4 years ago

Structural analogy and universal grammar

Structural analogy and universal grammar

John Anderson 2 We

John Anderson 2 We consequently view grammars as having a tripartite structure. A grammar has a sequence of rules from which phrase structure can be reconstructed and a sequence of morphophonemic rules that convert strings of morphemes into strings of phonemes. Connecting these sequences, there is a sequence of transformational rules that carry strings with phrase structure into new strings to which the morphophonemic rules can apply. The phrase structure and morphophonemic rules are elementary in a sense in which the transformational rules are not. To apply a transformation to a string, we must know some of the history of derivation of this string; but to apply nontransformational rules, it is sufficient to know the shape of the string to which the rule applies. The phrase structure and the morphophonemic rules, though both non-transformational, determine distinct levels, given that the alphabet of morphophonemics is at least partly distinct (in being phonological) from that manipulated by the phrase structure rules. Indeed, they manifest a difference in plane, on this account, in recognition of a particular kind of difference in level: a plane is a (set of) level(s) constructed out of a distinctive alphabet; distinctiveness of alphabet necessitates a difference in level. In terms of the SAA, there are two places in which we can look for motivations for structural differences between these two levels: variation intrinsic to the different alphabets (e.g. simply their relative sizes), and discrepancies occasioned by the relationship between the levels (e.g. an interpretive role of one vis-à-vis the other). Differences between the levels determined by the phrase structure and the morphophonemic levels can potentially be accounted for in either or both these places. The transformational rules posited by Chomsky apparently do not introduce a difference in plane with respect to the objects determined by the phrase structure rules, in that they manipulate objects constructed out of the same basic alphabet. But, given the formal differences between them and phrase structure rules described by Chomsky, they do appear to construct a different level. In this respect, grammars should be viewed as having not a tripartite structure, as suggested here by Chomsky, but a basic bipartite structure, with the levels determined by the phrase structure and transformational rules constituting a plane distinct from the level constructed by the morphophonemic rules. The former plane in turn shows a partition into levels respectively determined by the phrase structure rules and by the transformational rules. And this articulation is confirmed in Chomsky (1965), wherein the ‘base’ (roughly corresponding, leaving aside different treatments of ‘subcategorization’, to the ‘phrase structure rules’) and ‘transformational subcomponent’ are grouped together as the ‘syntactic component’. There, too, the levels determined by the two subcomponents are distinguished as ‘deep structure’ and ‘surface structure’. Much work subsequent to Chomsky (1965) – central here is perhaps Emonds (1976) – conspired to suggest that the objects created by ‘phrase structure’ and ‘transformational’ rules were after all very similar: ‘surface structure’ was governed, to an overwhelming extent, by the same principles as hold at ‘deep structure’. ‘Transformations’ are rules which map one level onto another one constructed out of the same kinds of object governed by the same, or minimally different, principles. Whatever differences there might be between the two levels – differences which would indeed motivate the recognition of them as distinct levels – can be attributed to the asymmetrical relationship between them, mediated by the transformational rules. However, one direction in which such a recognition of principles in common between ‘deep’ and ‘surface’ could lead was to the collapse of the ‘deep’/‘surface’ distinction and the positing of a single syntactic level governed by the same (‘phrase-structure’) principles. This is familiar from e.g. the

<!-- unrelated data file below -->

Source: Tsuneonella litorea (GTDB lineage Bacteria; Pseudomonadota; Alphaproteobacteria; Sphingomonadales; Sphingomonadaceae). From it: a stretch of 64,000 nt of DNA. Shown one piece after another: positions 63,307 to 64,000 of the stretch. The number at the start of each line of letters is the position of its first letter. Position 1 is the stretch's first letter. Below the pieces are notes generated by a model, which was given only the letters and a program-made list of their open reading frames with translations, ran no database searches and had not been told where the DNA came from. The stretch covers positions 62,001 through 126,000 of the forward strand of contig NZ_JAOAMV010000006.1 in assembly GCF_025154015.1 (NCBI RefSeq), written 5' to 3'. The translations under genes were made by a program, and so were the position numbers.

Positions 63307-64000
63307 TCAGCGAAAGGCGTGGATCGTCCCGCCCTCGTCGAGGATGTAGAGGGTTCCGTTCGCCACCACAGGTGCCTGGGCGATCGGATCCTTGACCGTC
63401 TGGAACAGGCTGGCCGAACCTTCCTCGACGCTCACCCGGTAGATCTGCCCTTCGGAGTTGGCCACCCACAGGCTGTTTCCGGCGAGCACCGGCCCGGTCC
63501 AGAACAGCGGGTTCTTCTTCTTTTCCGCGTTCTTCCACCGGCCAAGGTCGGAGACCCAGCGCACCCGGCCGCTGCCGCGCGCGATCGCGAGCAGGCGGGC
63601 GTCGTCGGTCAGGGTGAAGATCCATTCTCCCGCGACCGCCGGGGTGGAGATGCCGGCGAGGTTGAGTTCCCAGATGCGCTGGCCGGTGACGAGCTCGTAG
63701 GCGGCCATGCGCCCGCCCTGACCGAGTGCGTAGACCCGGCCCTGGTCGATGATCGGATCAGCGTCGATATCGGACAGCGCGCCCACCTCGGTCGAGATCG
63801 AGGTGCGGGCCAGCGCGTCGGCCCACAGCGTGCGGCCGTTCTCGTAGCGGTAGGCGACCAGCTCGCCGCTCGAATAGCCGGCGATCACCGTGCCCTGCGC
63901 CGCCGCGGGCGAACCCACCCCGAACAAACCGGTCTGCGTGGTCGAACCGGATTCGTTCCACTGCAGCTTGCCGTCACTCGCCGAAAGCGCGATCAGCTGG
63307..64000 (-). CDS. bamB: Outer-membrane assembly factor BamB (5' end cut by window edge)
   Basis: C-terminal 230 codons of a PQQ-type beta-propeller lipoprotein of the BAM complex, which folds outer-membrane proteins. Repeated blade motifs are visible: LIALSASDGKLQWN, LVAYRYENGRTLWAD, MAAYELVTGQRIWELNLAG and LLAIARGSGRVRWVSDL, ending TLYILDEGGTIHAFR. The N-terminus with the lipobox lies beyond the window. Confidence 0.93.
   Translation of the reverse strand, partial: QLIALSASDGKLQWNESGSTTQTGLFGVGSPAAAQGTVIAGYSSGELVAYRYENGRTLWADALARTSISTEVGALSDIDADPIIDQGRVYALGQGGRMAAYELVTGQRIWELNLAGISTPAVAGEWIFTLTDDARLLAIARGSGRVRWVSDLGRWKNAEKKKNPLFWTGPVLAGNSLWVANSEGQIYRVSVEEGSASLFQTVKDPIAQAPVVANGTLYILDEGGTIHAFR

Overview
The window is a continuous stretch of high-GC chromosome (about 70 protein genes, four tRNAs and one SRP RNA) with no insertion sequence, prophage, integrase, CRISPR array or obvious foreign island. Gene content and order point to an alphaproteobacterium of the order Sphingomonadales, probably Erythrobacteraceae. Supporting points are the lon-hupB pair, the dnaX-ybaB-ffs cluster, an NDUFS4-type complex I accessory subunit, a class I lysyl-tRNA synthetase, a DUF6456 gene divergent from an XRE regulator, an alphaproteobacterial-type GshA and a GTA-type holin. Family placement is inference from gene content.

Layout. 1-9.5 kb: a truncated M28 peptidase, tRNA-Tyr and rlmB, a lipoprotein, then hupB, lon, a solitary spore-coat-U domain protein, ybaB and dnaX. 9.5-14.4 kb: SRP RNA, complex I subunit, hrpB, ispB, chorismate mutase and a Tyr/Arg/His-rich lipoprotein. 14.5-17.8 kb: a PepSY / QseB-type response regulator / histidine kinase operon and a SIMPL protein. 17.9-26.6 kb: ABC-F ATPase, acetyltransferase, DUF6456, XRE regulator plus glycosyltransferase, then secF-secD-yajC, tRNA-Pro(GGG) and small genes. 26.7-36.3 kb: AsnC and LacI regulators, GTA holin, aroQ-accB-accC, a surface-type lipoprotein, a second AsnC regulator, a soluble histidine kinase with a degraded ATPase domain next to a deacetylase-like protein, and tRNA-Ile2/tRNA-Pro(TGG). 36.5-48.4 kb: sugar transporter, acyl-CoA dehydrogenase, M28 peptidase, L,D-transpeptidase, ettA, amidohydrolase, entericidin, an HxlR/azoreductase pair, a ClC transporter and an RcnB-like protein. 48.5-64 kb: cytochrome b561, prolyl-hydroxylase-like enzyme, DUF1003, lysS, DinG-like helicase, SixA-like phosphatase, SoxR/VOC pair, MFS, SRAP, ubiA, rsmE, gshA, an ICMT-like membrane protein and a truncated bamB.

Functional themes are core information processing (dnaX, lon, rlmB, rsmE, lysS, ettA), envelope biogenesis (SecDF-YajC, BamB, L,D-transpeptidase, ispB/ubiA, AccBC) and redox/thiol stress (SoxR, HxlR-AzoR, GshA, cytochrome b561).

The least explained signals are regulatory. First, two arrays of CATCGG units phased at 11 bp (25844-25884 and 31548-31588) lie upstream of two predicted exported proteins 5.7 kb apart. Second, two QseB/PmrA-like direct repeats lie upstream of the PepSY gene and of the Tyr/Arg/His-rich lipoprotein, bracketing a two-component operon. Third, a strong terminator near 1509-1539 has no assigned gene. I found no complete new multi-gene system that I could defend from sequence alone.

3 Structural analogy and universal grammar tradition(s) associated with Gazdar et al. (1985) and Pollard & Sag (1994). But even in the traditions that continued to draw a distinction between ‘deep’ and ‘surface’ structure – or (terminological or substantive) modifications thereof (‘D-structure’, ‘S-structure’ – e.g. Chomsky 1981) – there eventually developed a recognition that attempts to motivate welldefined levels of ‘D(eep)-structure’ and ‘S(urface)-structure’ are misguided. Chomsky has alleged that ‘the empirical justification’ for the recognition of a level of ‘D-structure’ and the ‘evidence’ for ‘S-structure’ are in both instances ‘substantial’ (1995: 187, 192). But he goes on to argue that the postulated role of ‘D-structure’ as an interface between lexicon and grammar is problematical, and that the principles of grammar that allegedly apply thereat ‘are dubious on conceptual grounds’ (Chomsky 1995: 187); and that it seems to be unnecessary to propose that the are conditions that apply at the hypothesised level of ‘Sstructure’ (Chomsky 1995: §3.4). It is thus conceded that, despite several decades of insistent defence of these shibboleths, it is unnecessary to postulate these ‘internal’ levels in addition to the ‘external interface levels’ of ‘logical form’ and ‘phonological form’. As far as the distinguishing of levels is concerned, we arrive, on the basis of this argument, at a conception very reminiscent of proposals made much earlier in the twentieth century, when there was recognised a basic planar distinction between ‘content form’ and ‘expression form’ – see e.g. Hjelmslev (1954), as well as other Saussurean developments. Other things being equal, one would expect inter-planar application of the SAA to be limited only by differences between the alphabets of the two planes of content and expression and by the character of the relationship between the planes. And many grammatical traditions and sub-traditions have apparently proceeded on the basis of some such understanding, even if it remains intuitive and unexpressed as such. Hjelmslev (e.g. 1948: §7, 1953) explicitly argues for an even stronger interpretation of the SAA than is envisaged above, amounting to ‘isomorphism’. This is succinctly expressed as follows in Hjelmslev (1953: 101) as: It turns out that the two sides (the planes) of language have completely analogous categorical structure, a discovery that seems to us of far-reaching significance for an understanding of the structural principle of a language or in general the ‘essence’ of a semiotic. (See for discussion Kuryłowicz 1949.) And Siertsema (1965: 207-11) attempts, on the basis of disparate writings of Hjelmslev, to reconstruct in some detail the nature of the structural analogies envisaged by the latter. Martinet (1957) registers a reservation with respect to the proposed ‘isomorphism’ which is equivalent to the clause in the formulation given above which recognises that there may exist differences due to the relationship between the levels. As Martinet puts it (1957: 105): ‘on parle pour être compris, et l’expression est au service du contenu’. And Bazell (1949a: 86) adopts an even more cautious position: ‘though it has now become axiomatic that either plane must be judged with reference to the other, a real equality of treatment remains an ideal still far from fulfilment’; and Bazell (1952: §IX) is even more critical of glossematic theory and practice. But he still appears to recognise the transplanar applicability of some version of the SAA. A recent alternative implementation of ‘isomorphy’ is provided by Mulder (2000). The position of Hjelmslev, as well as being made explicit, thus represents perhaps the most extreme interpretation of the SAA. But, for example, Pike’s multi-level deployment (without there being any emphasis laid on the analogy) of the ‘emic’/‘etic’ distinction and of ‘hierarchies of units’ (see e.g. 1967), and Halliday’s trans-planar analogies of ‘category’, ‘function’, system’ and ‘rank’ (see e.g. 1961, 1967, 1967-8), are almost as extensive as those reconstructed from Hjelmslev’s works by Siertsema. I cite these as familiar exemplars of an (implicit or explicit) attitude, not necessarily as desirable